Introduced to the Queensland Parliament in August, the Palaszczuk Government’s Mineral, Water and Other Legislation Amendment Bill 2017 (Bill) had not been passed by the time of November’s election. If revived, it will change the rules that govern relationships between landholders and resource companies seeking access to private land.
By introducing new mechanisms to encourage resource companies and landholders to reach agreement, the Bill should minimise the number of land access negotiations stalling and being referred to the Land Court. Further, it will give landholders more certainty around the circumstances in which their costs will be paid by the resource company. Unfortunately, it also contains a few surprises detrimental to landholders’ interests.
Exhausting the possibility of reaching agreement
The Bill proposes to introduce a new right for either a landholder or resource company to elect for an alternative dispute resolution (ADR) process if agreement has not been reached at the end of the 20-business-day “minimum negotiation period” after a resource company commences negotiations with a landholder. The type of ADR process (for example, mediation) and the identity of the facilitator is to be decided by the Land Court or a recognised institute if the parties cannot agree. The resource company must pay the costs of the ADR facilitator.
The Bill also introduces a new alternative to heading to the Land Court if agreement has not been reached at the end of the minimum negotiation period or the ADR process. An arbitrator can be appointed at the election of either party to make a binding determination on the issues in dispute, including the amount of compensation payable.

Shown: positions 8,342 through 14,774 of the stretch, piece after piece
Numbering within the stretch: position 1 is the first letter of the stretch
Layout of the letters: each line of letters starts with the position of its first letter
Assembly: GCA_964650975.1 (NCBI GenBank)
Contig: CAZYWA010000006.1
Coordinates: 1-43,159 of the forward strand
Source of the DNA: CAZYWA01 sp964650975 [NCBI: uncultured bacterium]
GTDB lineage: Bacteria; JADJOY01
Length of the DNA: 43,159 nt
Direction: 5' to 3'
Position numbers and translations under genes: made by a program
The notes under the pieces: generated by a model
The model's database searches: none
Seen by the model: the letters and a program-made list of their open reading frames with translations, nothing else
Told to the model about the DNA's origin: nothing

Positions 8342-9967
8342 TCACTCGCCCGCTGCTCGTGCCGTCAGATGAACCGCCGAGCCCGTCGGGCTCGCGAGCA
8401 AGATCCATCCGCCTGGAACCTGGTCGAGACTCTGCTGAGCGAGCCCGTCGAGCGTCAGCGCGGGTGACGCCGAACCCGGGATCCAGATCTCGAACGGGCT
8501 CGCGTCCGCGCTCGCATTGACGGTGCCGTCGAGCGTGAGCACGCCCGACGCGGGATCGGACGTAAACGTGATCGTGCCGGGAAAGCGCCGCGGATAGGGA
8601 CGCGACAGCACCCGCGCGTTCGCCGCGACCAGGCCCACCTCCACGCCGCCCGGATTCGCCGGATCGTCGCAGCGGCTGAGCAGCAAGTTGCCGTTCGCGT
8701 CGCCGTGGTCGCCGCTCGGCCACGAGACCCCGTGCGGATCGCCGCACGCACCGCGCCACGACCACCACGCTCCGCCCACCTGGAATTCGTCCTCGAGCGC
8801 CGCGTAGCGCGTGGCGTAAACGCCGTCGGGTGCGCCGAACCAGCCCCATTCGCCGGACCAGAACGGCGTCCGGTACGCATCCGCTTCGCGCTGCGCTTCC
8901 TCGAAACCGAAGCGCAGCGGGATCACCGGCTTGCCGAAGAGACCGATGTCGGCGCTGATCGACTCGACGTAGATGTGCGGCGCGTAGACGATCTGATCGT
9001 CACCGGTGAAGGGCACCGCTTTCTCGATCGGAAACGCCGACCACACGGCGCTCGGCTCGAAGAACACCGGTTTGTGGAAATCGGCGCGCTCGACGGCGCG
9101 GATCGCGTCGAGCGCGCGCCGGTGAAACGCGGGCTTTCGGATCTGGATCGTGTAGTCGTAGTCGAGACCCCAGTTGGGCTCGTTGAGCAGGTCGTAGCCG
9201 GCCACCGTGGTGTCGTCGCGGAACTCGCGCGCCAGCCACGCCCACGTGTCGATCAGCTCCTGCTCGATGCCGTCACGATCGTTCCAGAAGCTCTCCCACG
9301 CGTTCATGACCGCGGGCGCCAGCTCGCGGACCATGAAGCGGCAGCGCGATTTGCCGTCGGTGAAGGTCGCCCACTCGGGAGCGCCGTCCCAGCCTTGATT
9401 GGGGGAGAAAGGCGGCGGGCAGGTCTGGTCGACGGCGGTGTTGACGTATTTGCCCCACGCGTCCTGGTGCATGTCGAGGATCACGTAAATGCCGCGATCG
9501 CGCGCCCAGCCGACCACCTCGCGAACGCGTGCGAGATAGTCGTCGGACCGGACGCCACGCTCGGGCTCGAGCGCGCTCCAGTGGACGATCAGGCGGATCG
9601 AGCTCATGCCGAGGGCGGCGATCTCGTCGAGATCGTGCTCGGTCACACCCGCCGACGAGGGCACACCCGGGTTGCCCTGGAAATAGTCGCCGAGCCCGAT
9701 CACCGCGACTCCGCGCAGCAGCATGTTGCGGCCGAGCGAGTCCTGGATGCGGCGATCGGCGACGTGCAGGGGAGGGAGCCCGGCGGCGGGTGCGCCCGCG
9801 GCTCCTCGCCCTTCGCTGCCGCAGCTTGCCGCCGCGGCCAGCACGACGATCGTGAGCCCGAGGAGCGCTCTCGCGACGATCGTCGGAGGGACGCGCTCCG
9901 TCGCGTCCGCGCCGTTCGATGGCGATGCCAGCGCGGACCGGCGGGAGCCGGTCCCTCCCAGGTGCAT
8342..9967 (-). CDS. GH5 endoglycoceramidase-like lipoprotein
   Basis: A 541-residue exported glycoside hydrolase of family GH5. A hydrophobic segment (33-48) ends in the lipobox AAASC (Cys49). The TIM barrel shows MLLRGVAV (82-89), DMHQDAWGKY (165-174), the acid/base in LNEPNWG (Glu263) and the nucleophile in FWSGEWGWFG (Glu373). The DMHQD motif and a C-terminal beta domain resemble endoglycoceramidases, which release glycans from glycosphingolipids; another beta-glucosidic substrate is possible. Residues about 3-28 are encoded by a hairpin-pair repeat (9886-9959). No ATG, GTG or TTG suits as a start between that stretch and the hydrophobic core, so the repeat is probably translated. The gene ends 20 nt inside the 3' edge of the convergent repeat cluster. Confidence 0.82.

Worryingly, neither party is entitled to legal representation during the arbitration process unless the other party agrees. This is of particular concern to landholders given resource companies will often have specialist teams of negotiators in their ranks to represent them in arbitration. Without the same specialist “in house” skills and experience, landholders will be disadvantaged without the right to involve their lawyers.
Landholder costs paid even if agreement is not reached
One major flaw with the current laws is that a resource company only becomes liable to pay the accounting, legal and valuation costs a landholder incurs in negotiations once a conduct and compensation agreement is signed. Unless satisfying alternative arrangements are made, landholders can therefore be left significantly out of pocket if agreement is not reached, including if the resource company delays or cancels plans to access the landholder’s property.
The Bill proposes to establish a landholder’s right to recover necessarily and reasonably incurred negotiation and preparation costs regardless of whether agreement is ultimately reached. Further, the costs of an agronomist will be added to the list of costs that potentially can be recovered.
Threat to compensation for off-property activities
At present, a landholder is entitled to compensation from a resource company for certain impacts relating to the landholder’s land. To qualify for compensation, the landholder must own or occupy land within the area of the resource authority (or recognised “access land”). However, the claim for compensation does not have to relate to activities on the landholder’s property. It can be for impacts caused by the resource company’s broader project.
However, the Bill proposes a change to the definition of “compensatable effects” that will limit a landholder’s rights to compensation to the impacts of the resource company’s activities on the landholder’s land. Especially in the context of projects where significant disruptive infrastructure is installed on neighbouring properties (including those owned by the same landholder) or activities on neighbouring properties cause contamination in a broader area, this change could represent a significant erosion of landholders’ rights.